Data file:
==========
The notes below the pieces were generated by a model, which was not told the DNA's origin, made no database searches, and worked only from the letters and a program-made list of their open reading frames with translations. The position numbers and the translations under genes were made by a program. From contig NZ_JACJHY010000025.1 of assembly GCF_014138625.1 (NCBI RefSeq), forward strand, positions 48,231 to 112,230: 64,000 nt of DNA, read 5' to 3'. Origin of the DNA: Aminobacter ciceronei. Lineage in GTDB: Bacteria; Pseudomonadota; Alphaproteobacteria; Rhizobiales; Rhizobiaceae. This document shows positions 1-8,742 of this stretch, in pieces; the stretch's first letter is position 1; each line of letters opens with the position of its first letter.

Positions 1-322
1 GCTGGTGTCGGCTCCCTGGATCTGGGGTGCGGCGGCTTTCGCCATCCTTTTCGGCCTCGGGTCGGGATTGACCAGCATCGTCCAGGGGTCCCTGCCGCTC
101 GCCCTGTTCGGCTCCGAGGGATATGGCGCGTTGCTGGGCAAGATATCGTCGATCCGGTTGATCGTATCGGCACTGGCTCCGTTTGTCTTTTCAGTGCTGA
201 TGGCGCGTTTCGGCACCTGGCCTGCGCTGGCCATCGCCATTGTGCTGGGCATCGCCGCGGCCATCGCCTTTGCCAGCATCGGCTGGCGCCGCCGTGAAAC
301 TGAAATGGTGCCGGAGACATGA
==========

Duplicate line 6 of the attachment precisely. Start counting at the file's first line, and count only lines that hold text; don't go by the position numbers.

301 TGAAATGGTGCCGGAGACATGA